Well, that would need to be done up above when checking ferror rather
than down here (which is probably what you intended but might not be
obviouse to the OP).
--
Flash gordon
Jun 27 '08 #5

P: n/a
Will this suffice:

if(scanf("%s", zf_name) != 1)
{
perror("Erroneous file name!");
exit(EXIT_FAILURE);
}
Or should I also check if the array limit is not exceeded ?
Jun 27 '08 #6

P: n/a
On May 19, 5:03*am, pereges <Brol...@gmail.comwrote:
Will this suffice:

if(scanf("%s", zf_name) != 1)
As coded, this is no better than fgets. There are modifiers you can
place between the % and the s which will prevent buffer overflow but
it becomes even harder to determine if you received the entire file
name. fgets is still the easiest to use.
{
* * perror("Erroneous file name!");
* * exit(EXIT_FAILURE);

}

Or should I also check if the array limit is not exceeded ?
You cannot check this after the fact. Once the limit is exceeded you
are in the realm of undefined behavior.

Jun 27 '08 #7

P: n/a
On May 19, 5:23 pm, Barry Schwarz <schwar...@yahoo.comwrote:
On May 19, 5:03 am, pereges <Brol...@gmail.comwrote:
Will this suffice:
if(scanf("%s", zf_name) != 1)

As coded, this is no better than fgets. There are modifiers you can
place between the % and the s which will prevent buffer overflow but
it becomes even harder to determine if you received the entire file
name. fgets is still the easiest to use.
{
perror("Erroneous file name!");
exit(EXIT_FAILURE);
}
Or should I also check if the array limit is not exceeded ?

You cannot check this after the fact. Once the limit is exceeded you
are in the realm of undefined behavior.
I agree. What about the following code ?

if(fgets(zf_name, MAX_SIZE, stdin) == NULL)
{
if(ferror(stdin))
{
perror("Error while reading file name!");
exit(EXIT_FAILURE);
}
if(feof(stdin))
{
perror("End of file reached!");
exit(EXIT_FAILURE);
}
}

Also I'm wondering about the new line character which makes fgets
stops reading but is included in the string copied to zf_name.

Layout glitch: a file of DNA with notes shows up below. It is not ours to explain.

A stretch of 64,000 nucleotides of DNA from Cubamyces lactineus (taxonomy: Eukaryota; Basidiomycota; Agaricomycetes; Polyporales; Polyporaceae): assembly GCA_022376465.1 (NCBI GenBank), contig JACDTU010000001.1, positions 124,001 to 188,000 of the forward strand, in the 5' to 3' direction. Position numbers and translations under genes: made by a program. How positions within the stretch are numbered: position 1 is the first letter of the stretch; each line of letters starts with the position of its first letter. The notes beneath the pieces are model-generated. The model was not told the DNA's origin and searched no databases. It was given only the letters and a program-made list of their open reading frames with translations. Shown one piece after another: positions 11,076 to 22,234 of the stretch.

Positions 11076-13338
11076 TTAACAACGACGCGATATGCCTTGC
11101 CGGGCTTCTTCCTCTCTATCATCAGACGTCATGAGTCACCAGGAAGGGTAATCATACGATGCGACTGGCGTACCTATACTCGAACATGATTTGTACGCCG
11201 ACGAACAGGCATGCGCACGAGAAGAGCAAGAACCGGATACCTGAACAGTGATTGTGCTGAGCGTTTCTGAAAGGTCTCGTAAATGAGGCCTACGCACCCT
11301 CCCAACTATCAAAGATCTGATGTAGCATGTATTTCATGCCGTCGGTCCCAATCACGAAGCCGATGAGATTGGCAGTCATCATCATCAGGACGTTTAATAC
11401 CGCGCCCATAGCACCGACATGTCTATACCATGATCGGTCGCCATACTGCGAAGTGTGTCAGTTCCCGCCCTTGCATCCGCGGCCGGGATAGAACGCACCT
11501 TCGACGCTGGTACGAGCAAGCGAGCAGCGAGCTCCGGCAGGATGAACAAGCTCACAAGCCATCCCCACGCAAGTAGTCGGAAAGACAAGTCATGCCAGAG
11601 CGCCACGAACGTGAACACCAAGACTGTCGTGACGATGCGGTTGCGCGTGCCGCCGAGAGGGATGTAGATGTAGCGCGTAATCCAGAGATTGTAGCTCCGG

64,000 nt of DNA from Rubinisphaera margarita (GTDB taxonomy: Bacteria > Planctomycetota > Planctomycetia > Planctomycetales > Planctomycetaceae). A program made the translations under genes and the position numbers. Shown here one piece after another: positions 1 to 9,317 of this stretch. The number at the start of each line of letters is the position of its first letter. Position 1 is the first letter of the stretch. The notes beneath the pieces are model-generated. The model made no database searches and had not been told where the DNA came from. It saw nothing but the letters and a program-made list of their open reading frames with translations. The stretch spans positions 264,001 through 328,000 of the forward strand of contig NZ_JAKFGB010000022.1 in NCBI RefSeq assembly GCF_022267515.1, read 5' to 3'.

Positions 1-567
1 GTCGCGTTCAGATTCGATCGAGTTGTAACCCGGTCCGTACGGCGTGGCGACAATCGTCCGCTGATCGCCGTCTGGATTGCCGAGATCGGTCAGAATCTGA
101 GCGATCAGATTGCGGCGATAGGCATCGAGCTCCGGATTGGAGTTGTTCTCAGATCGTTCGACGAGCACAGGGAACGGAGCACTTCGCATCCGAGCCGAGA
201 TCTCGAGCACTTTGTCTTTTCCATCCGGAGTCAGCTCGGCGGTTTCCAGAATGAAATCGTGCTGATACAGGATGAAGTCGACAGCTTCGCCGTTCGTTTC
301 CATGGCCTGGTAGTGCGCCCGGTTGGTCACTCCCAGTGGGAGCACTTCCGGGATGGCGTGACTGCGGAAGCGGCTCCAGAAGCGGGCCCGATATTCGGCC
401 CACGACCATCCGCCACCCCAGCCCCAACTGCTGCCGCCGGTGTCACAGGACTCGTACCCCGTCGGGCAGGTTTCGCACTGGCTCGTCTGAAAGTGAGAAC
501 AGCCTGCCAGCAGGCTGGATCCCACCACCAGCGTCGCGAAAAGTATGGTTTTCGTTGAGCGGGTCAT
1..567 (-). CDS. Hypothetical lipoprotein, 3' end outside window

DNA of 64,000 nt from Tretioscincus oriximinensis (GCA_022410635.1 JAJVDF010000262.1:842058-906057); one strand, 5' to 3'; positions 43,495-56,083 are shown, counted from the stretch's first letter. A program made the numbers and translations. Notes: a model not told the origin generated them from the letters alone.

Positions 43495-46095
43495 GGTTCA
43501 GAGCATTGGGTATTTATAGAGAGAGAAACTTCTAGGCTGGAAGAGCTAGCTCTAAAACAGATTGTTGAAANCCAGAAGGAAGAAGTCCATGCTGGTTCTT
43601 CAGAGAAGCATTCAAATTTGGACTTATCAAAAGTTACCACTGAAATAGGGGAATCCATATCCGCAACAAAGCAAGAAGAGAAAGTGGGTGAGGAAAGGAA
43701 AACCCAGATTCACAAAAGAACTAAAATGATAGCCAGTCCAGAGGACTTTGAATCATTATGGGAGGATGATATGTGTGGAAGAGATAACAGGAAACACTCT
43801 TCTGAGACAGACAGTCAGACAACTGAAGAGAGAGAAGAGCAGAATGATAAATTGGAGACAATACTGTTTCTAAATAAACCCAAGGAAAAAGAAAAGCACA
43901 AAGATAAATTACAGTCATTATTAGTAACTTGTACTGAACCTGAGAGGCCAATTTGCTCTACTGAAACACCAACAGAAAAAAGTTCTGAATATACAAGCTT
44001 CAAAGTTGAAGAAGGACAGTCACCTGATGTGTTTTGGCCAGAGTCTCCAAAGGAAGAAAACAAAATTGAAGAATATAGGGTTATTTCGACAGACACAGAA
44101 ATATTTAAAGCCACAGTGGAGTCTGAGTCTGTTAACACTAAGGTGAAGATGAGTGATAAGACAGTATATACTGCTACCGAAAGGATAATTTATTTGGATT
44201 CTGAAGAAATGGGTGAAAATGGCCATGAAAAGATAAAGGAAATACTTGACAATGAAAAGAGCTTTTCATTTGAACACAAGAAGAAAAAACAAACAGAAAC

Shouldn't we deal with it too ?
Jun 27 '08 #8

P: n/a
On May 19, 4:33 pm, pereges <Brol...@gmail.comwrote:
On May 19, 5:23 pm, Barry Schwarz <schwar...@yahoo.comwrote:
On May 19, 5:03 am, pereges <Brol...@gmail.comwrote:
Will this suffice:
if(scanf("%s", zf_name) != 1)
As coded, this is no better than fgets. There are modifiers you can
place between the % and the s which will prevent buffer overflow but
it becomes even harder to determine if you received the entire file
name. fgets is still the easiest to use.
{
perror("Erroneous file name!");
exit(EXIT_FAILURE);
}
Or should I also check if the array limit is not exceeded ?
You cannot check this after the fact. Once the limit is exceeded you
are in the realm of undefined behavior.

I agree. What about the following code ?

if(fgets(zf_name, MAX_SIZE, stdin) == NULL)
{
if(ferror(stdin))
{
perror("Error while reading file name!");
exit(EXIT_FAILURE);
}
if(feof(stdin))
{
perror("End of file reached!");
exit(EXIT_FAILURE);
}

}

Also I'm wondering about the new line character which makes fgets
stops reading but is included in the string copied to zf_name.
Shouldn't we deal with it too ?
All your questions are answered in my previous post.
Jun 27 '08 #9

P: n/a
vi******@gmail.com writes:
On May 19, 1:54 pm, viza <tom.v...@gmail.comwrote:
[...]
>if( ferror( stdin )) /* there was a read error */
Does not necessarily mean there was a read error. It could have been
that EOF was reached.
Um, yes, ferror(stdin) does mean that there was a read error.
if(!feof(stdin) && ferror(stdin)) means an error happened.
That means that either an error or an end-of-file condition happened.

[snip]

--
Keith Thompson (The_Other_Keith) ks***@mib.org <http://www.ghoti.net/~kst>
Nokia
"We must do something. This is something. Therefore, we must do this."
-- Antony Jay and Jonathan Lynn, "Yes Minister"
Jun 27 '08 #10

P: n/a
Keith Thompson said:
vi******@gmail.com writes:
>On May 19, 1:54 pm, viza <tom.v...@gmail.comwrote:
[...]
>>if( ferror( stdin )) /* there was a read error */
Does not necessarily mean there was a read error. It could have been
that EOF was reached.

Um, yes, ferror(stdin) does mean that there was a read error.